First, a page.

20 July, 2024

Alan and Margaret Hacker

Alan and Margaret Hacker.

Alan Hacker

Alan and Margaret  Hacker have lived in Broughton for the past 17 years.  Alan came from the South though Alan’s mother was born in Saltburn and his grandmother in Keighley. Alan’s a Londoner from Battersea though.  He had the advantage of a scholarship to Dulwich College which undoubtedly encouraged his music. In his third year at the Royal Academy of Music he joined the London Philharmonic Orchestra and was made a clarinet professor at the Academy (19 years old).

It was a spinal blood clot above the level of his chest that put him in a wheel chair and out of the London Philharmonic in 1966. He had had a great musical time there. Moreover the orchestra spent two months in India, the Far East and Australia: the first tour of a Western orchestra to those parts. Elgar’s Enigma Variations in an aircraft hanger with the steamy jungle outside, with us dressed in tails!

After the LPO he and Harrison Birtwistle put together a group, The Pierrot Players later followed by the Fires of London (Peter Maxwell Davies). These were the lead groups for contemporary music. After the Pierrot Players he has his own all music Group Matrix.

Pioneer in restoration

In classical music Alan was a pioneer of restoring and playing on classical instruments – with his Music Party and the Classical Orchestra which not only gave first modern performances in the York Early Music Festival (which was set up by Alan and others) but also Beethoven’s Ninth Symphony in London.

By contrast with the LPO, Benjamin Britten supported his playing in the English Chamber Orchestra and at the Aldeborough Festival. His playing was sort after by film makers; he is a virtual soloist in the historic Thames Television World at War series for which he still receives royalties.

As important as anything else was his restoring of Mozart’s Concerto and Quintet to its original basset clarinet line along with reconstructing the forgotten Mozartian instrument in the 1960s.

After spending eight years at York University he embarked on a conducting career.

After reviving a 19c Swedish opera in Umeå in the North Alan took on another new first modern production this time with Opera North in Leeds; an opera by the 18 year old Mozart – Alan studying the score as Margaret drove to Moss Side Manchester for rehearsals.

There was a kind of repeat of this immediately after their honeymooon: Alan was asked to conduct in Cologne starting the following morning. During a drive to the Channel Tunnel he learnt Shostokovich’s 12th Symphony by torchlight. The next day after the concert we drove to Kracow: after that to Bochum and then Stuttgart! Stuttgart was the chief Opera House where he worked but there was also Vienna, Bonn, Paris, Halle, Berlin, Lille, Barcelona, Oldenzaal, Canada………….and this almost always meant loading up, or rather Margaret loading up the Volvo not only with clothes and some food but the wheel chair and all the medical equipment that has to accompany an incontinent paraplegic everywhere.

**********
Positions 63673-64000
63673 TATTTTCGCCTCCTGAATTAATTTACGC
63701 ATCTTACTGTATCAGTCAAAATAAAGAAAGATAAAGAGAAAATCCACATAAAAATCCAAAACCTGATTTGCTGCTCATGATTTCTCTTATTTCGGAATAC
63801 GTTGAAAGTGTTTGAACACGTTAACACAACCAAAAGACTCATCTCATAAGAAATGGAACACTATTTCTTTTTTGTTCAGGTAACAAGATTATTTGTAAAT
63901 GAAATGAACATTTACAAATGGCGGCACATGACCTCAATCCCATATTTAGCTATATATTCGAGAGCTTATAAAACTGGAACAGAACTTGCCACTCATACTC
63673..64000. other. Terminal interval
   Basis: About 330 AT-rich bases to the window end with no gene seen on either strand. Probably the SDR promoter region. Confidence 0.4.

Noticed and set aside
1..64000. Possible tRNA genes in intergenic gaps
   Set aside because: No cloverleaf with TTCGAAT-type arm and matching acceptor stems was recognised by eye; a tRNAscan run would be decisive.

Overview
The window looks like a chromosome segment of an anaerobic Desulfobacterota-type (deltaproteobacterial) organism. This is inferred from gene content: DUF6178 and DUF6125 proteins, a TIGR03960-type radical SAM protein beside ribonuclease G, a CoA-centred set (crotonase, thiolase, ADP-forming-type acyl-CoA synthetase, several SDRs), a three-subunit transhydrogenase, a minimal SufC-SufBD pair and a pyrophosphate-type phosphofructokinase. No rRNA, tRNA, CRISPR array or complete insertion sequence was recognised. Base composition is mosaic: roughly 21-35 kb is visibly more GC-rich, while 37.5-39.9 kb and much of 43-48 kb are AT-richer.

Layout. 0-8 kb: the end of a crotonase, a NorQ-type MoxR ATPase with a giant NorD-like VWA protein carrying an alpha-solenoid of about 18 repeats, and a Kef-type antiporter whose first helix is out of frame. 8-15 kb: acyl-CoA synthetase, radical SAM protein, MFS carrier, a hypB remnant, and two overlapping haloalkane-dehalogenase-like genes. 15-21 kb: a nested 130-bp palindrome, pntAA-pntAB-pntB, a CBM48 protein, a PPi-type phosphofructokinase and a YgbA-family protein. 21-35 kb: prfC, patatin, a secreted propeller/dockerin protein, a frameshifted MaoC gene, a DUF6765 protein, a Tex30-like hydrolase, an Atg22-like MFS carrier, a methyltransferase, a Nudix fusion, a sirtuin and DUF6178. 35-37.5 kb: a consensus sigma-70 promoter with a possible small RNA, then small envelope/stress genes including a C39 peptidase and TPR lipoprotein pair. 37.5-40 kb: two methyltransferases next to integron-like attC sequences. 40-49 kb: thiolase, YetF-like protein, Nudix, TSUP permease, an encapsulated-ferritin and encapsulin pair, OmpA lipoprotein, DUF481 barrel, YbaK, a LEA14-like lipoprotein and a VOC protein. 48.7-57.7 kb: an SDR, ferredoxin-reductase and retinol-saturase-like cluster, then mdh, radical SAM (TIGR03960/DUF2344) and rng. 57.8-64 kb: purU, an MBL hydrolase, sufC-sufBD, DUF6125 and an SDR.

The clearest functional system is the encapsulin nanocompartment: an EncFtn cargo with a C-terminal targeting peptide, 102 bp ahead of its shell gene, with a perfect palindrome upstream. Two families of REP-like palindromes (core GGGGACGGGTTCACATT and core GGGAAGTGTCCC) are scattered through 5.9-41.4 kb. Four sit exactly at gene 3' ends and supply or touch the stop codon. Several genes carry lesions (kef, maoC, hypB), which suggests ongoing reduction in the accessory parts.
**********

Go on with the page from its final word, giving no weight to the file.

The last two operas he conducted in the U.K. were Handel’s Alcina at the Edinburgh Festival with the Stuttgart Opera Company and Birtwistle’s The Io Passion that he scored for Alan’s basset clarinet and string quartet.

Awarded O.B.E.

Alan was awarded the O.B.E. in 1988 for services to music.

For nearly five years concerts were held during the summer months when professional and amateurs came to play. Everyone gave their services free and donations from the audience were given to a different charity each time.

Students from all over the world came to stay for various periods of time to study. Many still write and keep in close contact.

A great interest for both Alan and Margaret is Artlink, an organisation of which Alan is patron. People with learning difficulties are able to participate in the arts and the York group have the first singing, signing choir – Cubemedia.

We’ve had many musical occasions in our house in Broughton principally for our neighbours. On Alan’s 70th birthday we had eight friends playing Mozart, the last movement of Haydn’s 104th Symphony, The London Symphony and the first movement of Brahms fourth movement with many friends and neighbours.

Submitted by Margaret Hacker 2011

See here for more photos which were supplied by Alan and Margaret Hacker.

For further information on  background on Alan Hacker (PDF, 175k) and article by David Blake of York University Music Dept (PDF, 375k)

April 2012.

Alan Hacker died on the 16th April 2012 after a long battle with illness during which he was cared for by Margaret.

I felt privileged to have known him, albeit for a short time, and to have been given the opportunity to include him on our website.  Many enjoyed listening to his music floating over the air on summer evenings and he will be missed by those in Broughton who knew him  as well as his many friends and associates in the musical world.

Gill Woodhead (Web Editor).

The FUNERAL SERVICE for Alan will be held at 2pm on Friday 4th May 2012 at the Octon Crematorium  at Octon Cross Road, Langtoft, Driffield, North Humberside.

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